Distinguished McKnight University Professor of Biomedical Engineering
Medtronic-Bakken Chair for Engineering in Medicine
Director, Institute for Engineering in Medicine
Director, Center for Neuroengineering
Website: Biomedical Functional Imaging and Neuroengineering Laboratory
Dr. Bin He's major research interests are in the field of neuroengineering and biomedical imaging. Together with his co-workers, he has made significant contributions to the development of electrophysiological functional imaging, multimodal imaging, cardiac electric imaging, and neuroengineering. Dr. He's research programs are funded by NIH (NIBIB, NHLBI, NEI), NSF, and ONR among other sponsors. The active research programs in Dr. He's lab are as follows.
Multimodal Functional Neuroimaging: Dr. He and his students have developed a unified theory for multimodal neuroimaging integrating the BOLD functional MRI and electrophysiological imaging. Hemodynamic neuroimaging, such as BOLD functional MRI, has high spatial resolution at mm scale but very slow in time. Electrophysiological neuroimaging has high temporal resolution at ms scale but limited spatial resolution. It has been a major frontier in the functional neuroimaging research to attempt to greatly enhance spatio-temporal resolution by integrating functional MRI with electrophysiological imaging. Dr. He and colleagues have developed a rigorous theory on neurovascular coupling, which provides a principled way of integrating BOLD functional MRI signals with electrophysiological signals for event-related paradigms. The theory has been tested in human visual system and revealed a dramatic improvement in performance in imaging human visual information pathways. Dr. He and his students have further developed new algorithms to integrate fMRI and EEG/MEG signals for oscillatory brain activity. Currently both theoretical and experimental studies are actively pursued in Dr. He's lab to further develop the high resolution spatio-temporal functional neuroimaging modality, and to study the sensory, motor and cognitive functions of the brain using EEG/fMRI.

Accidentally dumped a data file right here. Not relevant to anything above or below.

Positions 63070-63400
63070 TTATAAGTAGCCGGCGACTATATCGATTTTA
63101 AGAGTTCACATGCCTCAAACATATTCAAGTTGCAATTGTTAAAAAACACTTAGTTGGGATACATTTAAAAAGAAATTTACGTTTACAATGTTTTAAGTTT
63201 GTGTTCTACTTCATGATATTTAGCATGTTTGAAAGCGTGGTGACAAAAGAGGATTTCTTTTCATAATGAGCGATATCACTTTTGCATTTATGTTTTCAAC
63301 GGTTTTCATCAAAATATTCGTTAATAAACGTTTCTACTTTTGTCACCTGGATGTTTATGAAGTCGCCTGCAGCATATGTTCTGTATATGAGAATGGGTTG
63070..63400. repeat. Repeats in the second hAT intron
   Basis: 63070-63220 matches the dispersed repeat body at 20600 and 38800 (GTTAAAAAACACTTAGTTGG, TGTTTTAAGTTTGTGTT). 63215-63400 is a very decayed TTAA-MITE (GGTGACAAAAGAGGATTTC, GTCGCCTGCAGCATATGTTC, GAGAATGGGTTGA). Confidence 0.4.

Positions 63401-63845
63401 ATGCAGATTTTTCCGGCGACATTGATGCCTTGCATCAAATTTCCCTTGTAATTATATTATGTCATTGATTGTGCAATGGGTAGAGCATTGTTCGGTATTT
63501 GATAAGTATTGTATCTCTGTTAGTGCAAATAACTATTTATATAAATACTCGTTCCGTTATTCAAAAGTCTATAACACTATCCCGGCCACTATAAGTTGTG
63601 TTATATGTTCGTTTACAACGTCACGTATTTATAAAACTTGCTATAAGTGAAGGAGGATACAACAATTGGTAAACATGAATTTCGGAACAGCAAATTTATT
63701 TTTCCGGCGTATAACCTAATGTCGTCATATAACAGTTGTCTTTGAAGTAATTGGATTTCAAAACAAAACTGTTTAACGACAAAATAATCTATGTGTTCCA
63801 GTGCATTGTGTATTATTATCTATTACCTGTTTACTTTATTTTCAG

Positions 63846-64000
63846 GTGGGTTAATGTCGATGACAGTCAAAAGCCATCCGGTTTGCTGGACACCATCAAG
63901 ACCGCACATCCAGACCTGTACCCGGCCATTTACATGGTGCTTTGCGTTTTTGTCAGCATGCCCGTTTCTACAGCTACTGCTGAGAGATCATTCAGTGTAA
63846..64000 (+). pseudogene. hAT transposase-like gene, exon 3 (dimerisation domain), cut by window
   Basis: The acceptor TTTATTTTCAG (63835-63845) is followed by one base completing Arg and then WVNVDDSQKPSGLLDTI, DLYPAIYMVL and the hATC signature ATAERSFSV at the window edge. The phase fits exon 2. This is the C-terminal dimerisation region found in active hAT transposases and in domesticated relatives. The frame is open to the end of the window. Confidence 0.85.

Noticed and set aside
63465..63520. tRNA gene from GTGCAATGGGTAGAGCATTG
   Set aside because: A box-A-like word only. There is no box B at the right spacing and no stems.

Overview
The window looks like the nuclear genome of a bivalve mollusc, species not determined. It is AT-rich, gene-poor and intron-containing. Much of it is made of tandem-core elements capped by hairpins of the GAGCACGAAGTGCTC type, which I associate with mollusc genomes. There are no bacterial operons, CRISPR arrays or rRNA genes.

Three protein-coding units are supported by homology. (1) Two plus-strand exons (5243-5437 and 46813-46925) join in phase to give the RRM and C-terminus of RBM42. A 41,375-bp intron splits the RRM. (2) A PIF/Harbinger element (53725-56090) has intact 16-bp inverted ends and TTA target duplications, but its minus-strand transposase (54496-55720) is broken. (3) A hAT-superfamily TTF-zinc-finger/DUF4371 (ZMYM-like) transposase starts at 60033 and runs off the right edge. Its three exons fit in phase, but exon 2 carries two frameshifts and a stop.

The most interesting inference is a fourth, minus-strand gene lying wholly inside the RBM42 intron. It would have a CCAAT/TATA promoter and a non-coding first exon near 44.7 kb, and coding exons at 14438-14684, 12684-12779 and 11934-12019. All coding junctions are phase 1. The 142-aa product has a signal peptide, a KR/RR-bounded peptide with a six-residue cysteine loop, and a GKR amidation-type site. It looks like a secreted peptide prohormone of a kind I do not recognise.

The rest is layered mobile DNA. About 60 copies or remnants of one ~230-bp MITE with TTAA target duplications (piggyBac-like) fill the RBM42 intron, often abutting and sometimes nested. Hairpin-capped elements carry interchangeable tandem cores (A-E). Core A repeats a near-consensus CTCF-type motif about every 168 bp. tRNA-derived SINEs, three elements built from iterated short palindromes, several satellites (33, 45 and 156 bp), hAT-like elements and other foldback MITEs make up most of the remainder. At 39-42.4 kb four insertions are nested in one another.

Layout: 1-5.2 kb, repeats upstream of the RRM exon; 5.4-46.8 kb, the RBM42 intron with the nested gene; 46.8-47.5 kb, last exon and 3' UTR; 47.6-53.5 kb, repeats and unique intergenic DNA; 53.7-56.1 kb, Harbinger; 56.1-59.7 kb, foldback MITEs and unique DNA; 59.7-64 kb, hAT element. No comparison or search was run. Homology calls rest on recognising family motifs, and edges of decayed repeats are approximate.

Functional Neuroimaging of Epilepsy: Dr. He and colleagues have made significant contributions to high-resolution electrophysiological neuroimaging aiding neurosurgical planning in epilepsy patients. Due to the limited spatial resolution of scalp EEG, it is widely practiced in clinical settings that invasive intracranial recordings are obtained, by placing electrode sensors directly on the surface of or within the brain, to aid neurosurgical planning in patients with intractable epilepsy. Dr. He and his students have developed an innovative epilepsy source imaging methodology, in which causal interactions among sources are identified and imaged from noninvasive EEG recordings. Such imaging provides high spatial resolution in imaging distributed brain sources within the 3-dimensional brain volume and reveals neural interactions and connectivity embedded in the brain networks. Dr. He and colleagues have further developed an ICA based seizure imaging methodology and conducted a rigorous validation study in a group of epilepsy patients to image epileptogenic brain, and demonstrated high consistence between the imaged seizure sources and the epileptogenic zones determined by well established clinical procedures in the same patients. Active research is currently being pursued to further establish electrophysiological neuroimaging as a noninvasive tool aiding surgical planning in epilepsy patients. Other than EEG/MEG neuroimaging, Dr. He and his colleagues are also pursuing functional MRI mapping of epileptogenic zone from fMRI. This line of work is carried in collaboration with Mayo Clinic and University of Minnesota Medical Center.